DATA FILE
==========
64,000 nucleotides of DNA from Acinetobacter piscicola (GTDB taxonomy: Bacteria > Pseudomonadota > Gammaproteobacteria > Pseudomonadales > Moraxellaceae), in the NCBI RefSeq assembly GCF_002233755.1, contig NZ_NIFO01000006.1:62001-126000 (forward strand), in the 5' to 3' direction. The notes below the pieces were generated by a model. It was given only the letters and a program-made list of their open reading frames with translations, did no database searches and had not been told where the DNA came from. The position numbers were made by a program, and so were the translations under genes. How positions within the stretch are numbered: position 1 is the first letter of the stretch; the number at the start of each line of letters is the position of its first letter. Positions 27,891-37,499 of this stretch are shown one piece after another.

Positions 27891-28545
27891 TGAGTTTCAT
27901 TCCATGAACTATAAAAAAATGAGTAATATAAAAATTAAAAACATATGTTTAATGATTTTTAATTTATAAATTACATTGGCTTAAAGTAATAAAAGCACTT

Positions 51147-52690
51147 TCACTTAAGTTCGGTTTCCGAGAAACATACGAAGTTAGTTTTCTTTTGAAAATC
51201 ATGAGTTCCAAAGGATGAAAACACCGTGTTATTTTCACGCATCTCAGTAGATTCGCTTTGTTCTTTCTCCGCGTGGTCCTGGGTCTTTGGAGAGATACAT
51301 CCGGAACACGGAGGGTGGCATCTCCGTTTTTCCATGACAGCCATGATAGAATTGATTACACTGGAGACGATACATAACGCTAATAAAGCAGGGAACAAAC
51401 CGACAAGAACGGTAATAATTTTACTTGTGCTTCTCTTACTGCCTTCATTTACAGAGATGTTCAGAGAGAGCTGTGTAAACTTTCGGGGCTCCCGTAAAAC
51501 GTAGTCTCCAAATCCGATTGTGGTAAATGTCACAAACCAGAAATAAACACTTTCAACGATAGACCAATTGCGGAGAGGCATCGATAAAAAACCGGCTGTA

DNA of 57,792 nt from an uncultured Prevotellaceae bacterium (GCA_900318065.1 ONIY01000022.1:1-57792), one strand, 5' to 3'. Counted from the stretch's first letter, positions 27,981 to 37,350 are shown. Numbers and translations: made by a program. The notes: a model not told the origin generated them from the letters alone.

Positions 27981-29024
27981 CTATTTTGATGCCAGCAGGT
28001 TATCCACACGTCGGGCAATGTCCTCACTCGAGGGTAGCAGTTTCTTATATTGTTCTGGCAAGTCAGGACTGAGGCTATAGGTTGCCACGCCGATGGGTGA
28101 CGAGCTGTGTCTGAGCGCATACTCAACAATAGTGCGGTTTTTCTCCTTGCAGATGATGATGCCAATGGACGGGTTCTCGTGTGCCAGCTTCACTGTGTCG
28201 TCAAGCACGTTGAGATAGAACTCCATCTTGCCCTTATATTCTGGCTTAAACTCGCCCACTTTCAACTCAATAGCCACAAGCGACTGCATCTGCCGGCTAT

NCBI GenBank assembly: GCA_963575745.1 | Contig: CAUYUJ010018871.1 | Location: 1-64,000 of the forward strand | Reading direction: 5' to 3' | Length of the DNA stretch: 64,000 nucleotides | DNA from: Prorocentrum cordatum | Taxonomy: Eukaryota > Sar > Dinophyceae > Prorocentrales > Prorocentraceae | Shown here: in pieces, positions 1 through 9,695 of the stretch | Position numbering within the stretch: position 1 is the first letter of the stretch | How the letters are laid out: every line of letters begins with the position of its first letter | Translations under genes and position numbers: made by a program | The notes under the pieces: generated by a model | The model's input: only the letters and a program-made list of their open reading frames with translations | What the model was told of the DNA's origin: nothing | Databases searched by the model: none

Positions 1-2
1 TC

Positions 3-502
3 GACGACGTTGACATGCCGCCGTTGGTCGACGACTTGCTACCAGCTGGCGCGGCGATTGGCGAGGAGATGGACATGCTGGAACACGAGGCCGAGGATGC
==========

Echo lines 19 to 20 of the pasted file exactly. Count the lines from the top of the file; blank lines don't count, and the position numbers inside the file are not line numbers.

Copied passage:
1 TC

Positions 3-502